I Am the Messenger

Format Post in Social BY Markus Zusak

0375830995 Shared By Guest

I Am the Messenger Markus Zusak is available to download <table><tr><td colspan="2"><strong style="font-size:1.This material is available do download at niSearch.com on Markus Zusak's eBooks, 2em;">I Am the Messenger</strong><br/>Markus Zusak</td></tr> <tr> <td><b>Type:</b></td> <td>eBook</td> </tr> <tr> <td><b>Released:</b></td> <td>2005</td> </tr> <tr> <td><b>Publisher:</b></td> <td>Knopf Books for Young Readers</td> </tr> <tr> <td><b>Page Count:</b></td> <td>368</td> </tr> <tr> <td><b>Format:</b></td> <td>pdf</td> </tr> <tr> <td><b>Language:</b></td> <td>English</td> </tr> <tr> <td><b>ISBN-10:</b></td> <td>0375830995</td> </tr> <tr> <td><b>ISBN-13:</b></td> <td>9780375830990</td> </tr> </table> From School Library Journal Grade 9 Up - Nineteen-year-old cabbie Ed Kennedy has little in life to be proud of: his dad died of alcoholism, and he and his mom have few prospects for success.I Am the Messenger Textbook He has little to do except share a run-down apartment with his faithful yet smelly dog, drive his taxi, and play cards and drink with his amiable yet similarly washed-up friends. Then, after he stops a bank robbery, Ed begins receiving anonymous messages marked in code on playing cards in the mail, and almost immediately his life begins to swerve off its beaten-down path. Usually the messages instruct him to be at a certain address at a certain time. So with nothing to lose, Ed embarks on a series of missions as random as a toss of dice: sometimes daredevil, sometimes heartwarmingly safe. He rescues a woman from nightly rape by her husband. He brings a congregation to an abandoned parish. The ease with which he achieves results vacillates between facile and dangerous, and Ed's search for meaning drives him to complete every task. But the true driving force behind the novel itself is readers' knowledge that behind every turn looms the unknown presence - either good or evil - of the person or persons sending the messages. Zusak's characters, styling, and conversations are believably unpretentious, well conceived, and appropriately raw. Together, these key elements fuse into an enigmatically dark, almost film-noir atmosphere where unknowingly lost Ed Kennedy stumbles onto a mystery - or series of mysteries - that could very well make or break his life. - Hillias J. Martin, New York Public Library Copyright © Reed Business Information, a division of Reed Elsevier Inc. All rights reserved. From *Starred Review* Gr. 9-12. Ed is a 19-year-old loser only marginally connected to the world; he's the son that not even his mother loves. But his life begins to change after he acts heroically during a robbery. Perhaps it's the notoriety he receives that leads to his receiving playing cards in the mail. Ed instinctively understands that the scrawled words on the aces are clues to be followed, which lead him to people he will help (including some he'll have to hurt first). But as much as he changes those who come into his life, he changes himself more. Two particular elements will keep readers enthralled: the panoply of characters who stream in and out of the story, and the mystery of the person sending Ed on the life-altering missions. Concerning the former, Zusak succeeds brilliantly. Ed's voice is assured and unmistakeable, and other characters, although seen through Ed's eyes, are realistically and memorably evoked (readers will almost smell Ed's odoriferous dog when it ambles across the pages). As for the ending, however, Zusak is too clever by half. He offers too few nuts-and-bolts details before wrapping things up with an unexpected, somewhat unsatisfying recasting of the narrative. Happily, that doesn't diminish the life-affirming intricacies that come before. Ilene CooperCopyright © American Library Association. All rights reserved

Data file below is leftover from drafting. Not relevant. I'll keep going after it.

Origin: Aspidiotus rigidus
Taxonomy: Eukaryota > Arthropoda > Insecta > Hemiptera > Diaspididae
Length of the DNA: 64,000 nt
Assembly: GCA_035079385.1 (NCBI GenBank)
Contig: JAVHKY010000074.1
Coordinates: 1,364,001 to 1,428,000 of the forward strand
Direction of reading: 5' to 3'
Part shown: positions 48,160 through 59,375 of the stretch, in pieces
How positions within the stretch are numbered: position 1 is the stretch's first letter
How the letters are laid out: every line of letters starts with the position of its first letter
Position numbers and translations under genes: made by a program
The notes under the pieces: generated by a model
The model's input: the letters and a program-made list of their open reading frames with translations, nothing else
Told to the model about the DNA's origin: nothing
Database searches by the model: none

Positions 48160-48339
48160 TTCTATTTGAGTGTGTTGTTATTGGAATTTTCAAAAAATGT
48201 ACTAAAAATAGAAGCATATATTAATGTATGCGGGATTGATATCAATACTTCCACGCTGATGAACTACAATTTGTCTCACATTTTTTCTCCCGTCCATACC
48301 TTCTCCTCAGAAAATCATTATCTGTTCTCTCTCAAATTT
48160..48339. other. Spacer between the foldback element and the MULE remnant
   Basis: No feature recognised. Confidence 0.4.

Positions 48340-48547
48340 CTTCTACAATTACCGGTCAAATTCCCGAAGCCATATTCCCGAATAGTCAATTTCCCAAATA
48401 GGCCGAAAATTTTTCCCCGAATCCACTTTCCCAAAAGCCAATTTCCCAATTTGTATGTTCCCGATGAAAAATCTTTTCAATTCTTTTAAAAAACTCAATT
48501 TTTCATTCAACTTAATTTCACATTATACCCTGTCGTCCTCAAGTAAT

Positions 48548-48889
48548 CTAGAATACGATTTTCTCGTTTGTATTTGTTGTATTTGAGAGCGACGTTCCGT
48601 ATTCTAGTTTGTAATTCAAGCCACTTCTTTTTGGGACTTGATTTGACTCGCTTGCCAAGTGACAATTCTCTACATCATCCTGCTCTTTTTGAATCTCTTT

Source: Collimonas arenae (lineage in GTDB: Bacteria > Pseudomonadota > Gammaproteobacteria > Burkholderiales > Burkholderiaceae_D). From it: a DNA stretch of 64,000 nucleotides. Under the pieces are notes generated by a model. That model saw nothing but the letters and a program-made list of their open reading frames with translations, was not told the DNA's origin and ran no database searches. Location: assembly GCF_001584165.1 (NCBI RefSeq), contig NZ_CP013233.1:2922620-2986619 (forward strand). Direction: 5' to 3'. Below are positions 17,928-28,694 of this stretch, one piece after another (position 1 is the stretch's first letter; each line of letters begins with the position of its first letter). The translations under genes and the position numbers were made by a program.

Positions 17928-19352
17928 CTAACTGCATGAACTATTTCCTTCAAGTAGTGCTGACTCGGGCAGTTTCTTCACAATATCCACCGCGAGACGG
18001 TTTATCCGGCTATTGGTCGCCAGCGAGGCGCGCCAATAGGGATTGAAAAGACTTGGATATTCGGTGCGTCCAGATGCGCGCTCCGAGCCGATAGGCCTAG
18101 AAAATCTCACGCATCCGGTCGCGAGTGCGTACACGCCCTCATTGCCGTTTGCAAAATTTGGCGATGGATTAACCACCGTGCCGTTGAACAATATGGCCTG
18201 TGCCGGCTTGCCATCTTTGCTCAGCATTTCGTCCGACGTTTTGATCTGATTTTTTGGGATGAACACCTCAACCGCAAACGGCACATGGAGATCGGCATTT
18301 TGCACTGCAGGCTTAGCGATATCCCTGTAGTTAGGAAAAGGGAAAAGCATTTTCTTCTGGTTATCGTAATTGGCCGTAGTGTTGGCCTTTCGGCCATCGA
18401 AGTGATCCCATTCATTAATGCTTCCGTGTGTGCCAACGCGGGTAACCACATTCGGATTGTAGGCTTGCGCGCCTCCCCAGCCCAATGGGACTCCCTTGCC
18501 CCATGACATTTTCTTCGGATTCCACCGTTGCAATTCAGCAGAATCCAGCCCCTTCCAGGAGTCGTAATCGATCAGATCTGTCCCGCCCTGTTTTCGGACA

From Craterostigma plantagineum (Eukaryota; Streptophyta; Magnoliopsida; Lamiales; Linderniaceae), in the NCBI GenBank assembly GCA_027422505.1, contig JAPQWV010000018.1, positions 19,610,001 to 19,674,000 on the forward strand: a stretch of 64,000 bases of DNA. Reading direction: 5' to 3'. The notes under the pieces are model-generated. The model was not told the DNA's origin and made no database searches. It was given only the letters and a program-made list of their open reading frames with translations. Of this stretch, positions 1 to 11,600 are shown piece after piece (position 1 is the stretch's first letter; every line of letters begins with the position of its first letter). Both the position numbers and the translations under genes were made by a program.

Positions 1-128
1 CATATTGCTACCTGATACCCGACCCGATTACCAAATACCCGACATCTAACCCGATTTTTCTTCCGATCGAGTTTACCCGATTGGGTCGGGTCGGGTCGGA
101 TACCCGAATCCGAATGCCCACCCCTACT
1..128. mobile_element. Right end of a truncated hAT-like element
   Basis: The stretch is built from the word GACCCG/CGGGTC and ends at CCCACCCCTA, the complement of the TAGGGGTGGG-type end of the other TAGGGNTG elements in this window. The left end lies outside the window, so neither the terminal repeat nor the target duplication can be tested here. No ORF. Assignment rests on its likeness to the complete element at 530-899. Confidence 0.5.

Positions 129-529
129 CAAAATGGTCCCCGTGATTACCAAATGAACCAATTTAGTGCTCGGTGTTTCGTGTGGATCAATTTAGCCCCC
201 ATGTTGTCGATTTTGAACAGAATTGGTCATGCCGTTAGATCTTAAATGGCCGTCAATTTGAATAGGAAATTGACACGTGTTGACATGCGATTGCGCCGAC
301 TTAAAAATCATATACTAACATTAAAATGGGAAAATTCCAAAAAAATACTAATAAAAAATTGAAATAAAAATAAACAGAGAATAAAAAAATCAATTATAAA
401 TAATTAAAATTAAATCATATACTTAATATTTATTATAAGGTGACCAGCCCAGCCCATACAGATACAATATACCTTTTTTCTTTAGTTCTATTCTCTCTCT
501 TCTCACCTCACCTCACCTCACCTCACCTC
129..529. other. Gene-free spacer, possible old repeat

I Am the Messenger

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